Notes: The Kevin Gilbert estate released the two Giraffe albums, The Power of Suggestion and The View from Here, in a set with a DVD which features a nine-song live set from the Gold Star CafĂ© at Mountain View, California on April 28, 1988. It also has an interview and the two songs they performed at the Yamaha Soundcheck National Finals at the Universal Ampitheatre in Los Angeles, California on September 16, 1988; an interview by Michelle Blaine with Kevin Gilbert; and video of the Band Explosion World Final at the Fuji Television Studio in Tokyo, Japan, from February 9-12, 1989. Finally, the DVD includes a video of “This Warm Night.” The set is available at

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First posted 4/2/2008; updated 6/5/2021.

Saturday, March 25, 1989

Mike + the Mechanics “The Living Years” hit #1

The Living Years

Mike + the Mechanics

Writer(s): Brian Robertson, Mike Rutherford (see lyrics here)

Released: December 27, 1988

First Charted: December 31, 1988

Peak: 11 US, 12 CB, 2 GR, 2 RR, 14 AC, 5 AR, 2 UK, 12 CN, 11 AU, 1 DF (Click for codes to charts.)

Sales (in millions): -- US, 0.4 UK

Airplay/Streaming (in millions): -- radio, 23.6 video, 79.63 streaming


Click on award for more details.

About the Song:

Guitarist, bassist, and songwriter Mike Rutherford made his name with Genesis, but at the height of their success formed Mike + the Mechanics as a side project. Their 1985 self-titled debut produced the top-ten hits “Silent Running” and “All I Need Is a Miracle.” Rutherford returned to Genesis and they peeled off five top-ten hits from their 1986 Invisible Touch album. Another Mechanics album followed in 1988 and produced an unlikely chart-topper about “losing one’s father before having the chance to say what is in one’s heart.” FB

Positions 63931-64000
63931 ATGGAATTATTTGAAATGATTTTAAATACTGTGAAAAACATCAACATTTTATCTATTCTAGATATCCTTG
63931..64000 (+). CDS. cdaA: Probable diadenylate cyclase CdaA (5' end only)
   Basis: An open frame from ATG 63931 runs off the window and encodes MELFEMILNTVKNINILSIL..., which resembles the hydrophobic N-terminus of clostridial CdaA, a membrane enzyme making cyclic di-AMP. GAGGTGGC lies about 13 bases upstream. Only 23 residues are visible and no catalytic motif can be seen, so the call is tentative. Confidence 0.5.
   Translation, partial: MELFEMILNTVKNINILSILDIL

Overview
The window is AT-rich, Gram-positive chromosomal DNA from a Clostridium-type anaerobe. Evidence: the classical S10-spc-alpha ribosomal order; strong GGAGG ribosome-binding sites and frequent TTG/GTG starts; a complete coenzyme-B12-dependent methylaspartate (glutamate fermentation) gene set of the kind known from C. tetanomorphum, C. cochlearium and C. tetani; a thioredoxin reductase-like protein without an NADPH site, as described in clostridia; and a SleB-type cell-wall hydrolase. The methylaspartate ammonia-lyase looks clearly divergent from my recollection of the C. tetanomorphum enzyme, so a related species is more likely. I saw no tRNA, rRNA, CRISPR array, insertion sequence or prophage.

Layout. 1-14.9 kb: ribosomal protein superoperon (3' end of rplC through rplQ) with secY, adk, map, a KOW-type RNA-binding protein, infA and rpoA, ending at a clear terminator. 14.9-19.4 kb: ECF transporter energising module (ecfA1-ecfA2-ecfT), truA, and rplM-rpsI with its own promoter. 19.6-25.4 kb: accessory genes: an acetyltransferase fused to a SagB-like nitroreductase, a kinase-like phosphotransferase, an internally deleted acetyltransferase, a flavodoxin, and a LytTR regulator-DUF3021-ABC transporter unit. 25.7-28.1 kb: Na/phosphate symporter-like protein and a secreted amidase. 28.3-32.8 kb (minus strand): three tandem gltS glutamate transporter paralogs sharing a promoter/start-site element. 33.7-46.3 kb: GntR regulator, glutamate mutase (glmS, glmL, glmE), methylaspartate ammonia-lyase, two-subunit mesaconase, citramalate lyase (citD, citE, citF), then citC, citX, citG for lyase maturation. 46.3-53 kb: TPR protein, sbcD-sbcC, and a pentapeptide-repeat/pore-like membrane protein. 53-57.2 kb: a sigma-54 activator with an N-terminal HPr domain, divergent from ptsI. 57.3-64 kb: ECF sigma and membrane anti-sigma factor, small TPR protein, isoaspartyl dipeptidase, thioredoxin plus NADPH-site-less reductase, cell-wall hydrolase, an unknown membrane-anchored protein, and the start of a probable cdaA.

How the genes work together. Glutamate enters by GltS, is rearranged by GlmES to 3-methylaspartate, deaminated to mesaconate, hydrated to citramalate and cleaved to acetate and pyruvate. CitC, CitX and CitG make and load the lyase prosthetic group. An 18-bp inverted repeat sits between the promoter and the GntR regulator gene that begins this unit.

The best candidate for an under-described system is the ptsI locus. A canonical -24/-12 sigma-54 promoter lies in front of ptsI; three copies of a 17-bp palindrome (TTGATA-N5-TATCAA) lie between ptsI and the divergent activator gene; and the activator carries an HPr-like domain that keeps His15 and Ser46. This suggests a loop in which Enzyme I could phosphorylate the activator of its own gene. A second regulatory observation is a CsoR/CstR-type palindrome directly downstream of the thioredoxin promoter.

Rutherford’s father, William, had been in the Navy and served in World War II as well as the Korean War. He and Mike didn’t get along well. William even tried to ban his son from playing guitar, but eventually came around when Mike joined Genesis and even bought some equipment for him and let the band stay at his house. SG

Still, the two never had a close relationship. Mike said, “Fathers and sons of my generation just didn’t say things like ‘I love you’ to each other.” SG Mike was on tour with Genesis when his father died. He flew home for the funeral and then back to America in time for the next Genesis show. Rutherford’s third child was born a year later. In a weird coincidence, B.A. Robertson, with whom Rutherford had written “Silent Running,” also experienced the death of his father in 1986 and the birth of his son soon after. Between them, they crafted “The Living Years.”

Paul Carrack sang lead, as he had on “Silent Running.” He previously reached the top ten in the 1970s with Ace and the song “How Long.” He also sang “Tempted” for Squeeze in 1981. Carrack could relate to the song’s theme about losing one’s father as his own dad had died when Paul was 11. Carrack sings “in a sort of soulful bleat, but he never goes too crazy with it…The song’s chorus is a big, booming thing with a whole kids’ choir…But the quieter verses are what give the song its power.” SG Author Steve Sullivan calls it Carrack’s “finest performance ever.” SS The song has “a sleek sort of calm to it.”SG It “expresses important truths in an eloquent, moving way without succumbing to mawkishness.” SS